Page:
Five Steps to Motivating your Audience
You’ve an audience in front of you and your role is to motivate them. Here’s a simple 5 piece structure to help you do just that.
We know Mickey Mouse and M&Ms have shaped American culture, but what about Alan H. Monroe?
I’ll give you a few clues. He invented something in the 1930s. You’ll know his work. It might have brought a lump to your throat. It made you care. It made you want to take action.
Monroe, a professor at Purdue University, Indiana, created a classic structure for the motivational speech now known as Monroe’s Motivational Sequence. And you’ll have heard many politicians, public figures and leaders use this.
This is how it works.
1. Make a Song and Dance (get attention)
Like any good marketer will tell you, you need to engage your audience and pretty quickly, too, for this isn’t 1930 anymore and your audience can choose to disappear down the rabbit hole of their smart phone rather than listen to you.
So open your performance with something that gets their attention. A bold image. A controversial statement. A winning move from Fred Astaire or Footloose. You get the idea. And make sure your fanfare ties in to the theme of your topic.
2. Poke the Bear (identify need)
At this point you get to turn up the heat and make the audience feel uncomfortable by describing a situation that’s currently not working. Describe this great big mess and what it means to them. This is also the bit where you can include some hard hitting statistics as measurable evidence of this mess.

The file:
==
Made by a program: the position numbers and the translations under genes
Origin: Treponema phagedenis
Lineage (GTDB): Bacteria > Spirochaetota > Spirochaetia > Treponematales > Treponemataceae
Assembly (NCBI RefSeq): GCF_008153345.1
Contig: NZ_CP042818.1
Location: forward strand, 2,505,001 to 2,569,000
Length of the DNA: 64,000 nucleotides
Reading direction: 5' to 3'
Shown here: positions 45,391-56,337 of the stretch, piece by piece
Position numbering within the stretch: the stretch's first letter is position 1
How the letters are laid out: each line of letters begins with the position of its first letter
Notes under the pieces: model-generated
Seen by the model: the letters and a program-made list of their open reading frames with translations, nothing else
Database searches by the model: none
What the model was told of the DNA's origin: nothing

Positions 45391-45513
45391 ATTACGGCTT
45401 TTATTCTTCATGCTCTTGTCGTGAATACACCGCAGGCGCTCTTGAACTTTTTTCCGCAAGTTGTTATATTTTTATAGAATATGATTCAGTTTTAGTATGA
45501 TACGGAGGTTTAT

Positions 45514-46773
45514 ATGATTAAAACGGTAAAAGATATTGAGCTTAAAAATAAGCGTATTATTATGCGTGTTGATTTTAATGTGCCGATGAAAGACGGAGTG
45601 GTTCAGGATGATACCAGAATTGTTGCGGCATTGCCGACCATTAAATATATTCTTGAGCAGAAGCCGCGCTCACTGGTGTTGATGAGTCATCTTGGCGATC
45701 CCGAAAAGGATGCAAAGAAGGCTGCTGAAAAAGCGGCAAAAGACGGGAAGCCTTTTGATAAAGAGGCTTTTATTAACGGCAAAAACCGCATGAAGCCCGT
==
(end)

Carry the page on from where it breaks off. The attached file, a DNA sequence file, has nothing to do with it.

3. Be the Hero (solution)
After telling your audience what the problem is, it’s hero time. Sweep in wearing your super hero cape with the solution to the problem. And tell them why your solution will work and describe how it will remove the pain and bring harmony and happiness.
4. Devil’s Advocate (visualise)
This part involves some story telling. Go into detail about the sunny situation your solution will provide and contrast that with the continued ugly and bumpy road if things remain the same. Weave back and forth between these two scenarios to create some friction and emphasise why your solution is such a shining star.
5. Save the Day (call to action)
It’s wrap up time but not before the audience is coming on a journey with you. Give them a call to action, something they can do to be part of the solution. This way they feel a sense of connection and ownership and they get the buzz and reward of being able to contribute to fixing that problem themselves.
So, there you have it. Five steps to help motivate your audience. And the next time you hear a political speech or a CEO rallying the company’s troops, you’ll know exactly how they’re doing it.